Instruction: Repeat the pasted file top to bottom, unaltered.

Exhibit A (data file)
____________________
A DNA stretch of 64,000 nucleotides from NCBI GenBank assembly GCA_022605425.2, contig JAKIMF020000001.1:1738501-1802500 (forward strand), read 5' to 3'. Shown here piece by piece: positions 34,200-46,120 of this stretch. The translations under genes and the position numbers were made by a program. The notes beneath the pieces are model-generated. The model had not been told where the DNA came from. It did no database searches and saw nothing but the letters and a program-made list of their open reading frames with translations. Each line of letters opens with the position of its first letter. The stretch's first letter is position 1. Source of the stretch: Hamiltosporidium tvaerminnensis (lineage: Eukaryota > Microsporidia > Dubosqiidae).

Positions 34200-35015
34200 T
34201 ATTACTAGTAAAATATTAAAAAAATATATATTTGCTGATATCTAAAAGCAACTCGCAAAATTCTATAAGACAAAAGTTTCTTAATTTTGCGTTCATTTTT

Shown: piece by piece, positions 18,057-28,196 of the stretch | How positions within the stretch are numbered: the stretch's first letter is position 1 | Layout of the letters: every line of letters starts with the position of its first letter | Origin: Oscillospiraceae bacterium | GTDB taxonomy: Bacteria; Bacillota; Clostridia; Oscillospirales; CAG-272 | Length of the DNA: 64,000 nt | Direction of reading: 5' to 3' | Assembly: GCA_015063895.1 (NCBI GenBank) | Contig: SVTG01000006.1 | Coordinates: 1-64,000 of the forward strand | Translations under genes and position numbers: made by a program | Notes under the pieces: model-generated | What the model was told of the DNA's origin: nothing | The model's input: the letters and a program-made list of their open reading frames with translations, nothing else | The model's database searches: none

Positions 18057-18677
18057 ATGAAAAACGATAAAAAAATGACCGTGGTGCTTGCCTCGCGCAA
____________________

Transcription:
A DNA stretch of 64,000 nucleotides from NCBI GenBank assembly GCA_022605425.2, contig JAKIMF020000001.1:1738501-1802500 (forward strand), read 5' to 3'. Shown here piece by piece: positions 34,200-46,120 of this stretch. The translations under genes and the position numbers were made by a program. The notes beneath the pieces are model-generated. The model had not been told where the DNA came from. It did no database searches and saw nothing but the letters and a program-made list of their open reading frames with translations. Each line of letters opens with the position of its first letter. The stretch's first letter is position 1. Source of the stretch: Hamiltosporidium tvaerminnensis (lineage: Eukaryota > Microsporidia > Dubosqiidae).

Positions 34200-35015
34200 T
34201 ATTACTAGTAAAATATTAAAAAAATATATATTTGCTGATATCTAAAAGCAACTCGCAAAATTCTATAAGACAAAAGTTTCTTAATTTTGCGTTCATTTTT

Shown: piece by piece, positions 18,057-28,196 of the stretch | How positions within the stretch are numbered: the stretch's first letter is position 1 | Layout of the letters: every line of letters starts with the position of its first letter | Origin: Oscillospiraceae bacterium | GTDB taxonomy: Bacteria; Bacillota; Clostridia; Oscillospirales; CAG-272 | Length of the DNA: 64,000 nt | Direction of reading: 5' to 3' | Assembly: GCA_015063895.1 (NCBI GenBank) | Contig: SVTG01000006.1 | Coordinates: 1-64,000 of the forward strand | Translations under genes and position numbers: made by a program | Notes under the pieces: model-generated | What the model was told of the DNA's origin: nothing | The model's input: the letters and a program-made list of their open reading frames with translations, nothing else | The model's database searches: none

Positions 18057-18677
18057 ATGAAAAACGATAAAAAAATGACCGTGGTGCTTGCCTCGCGCAA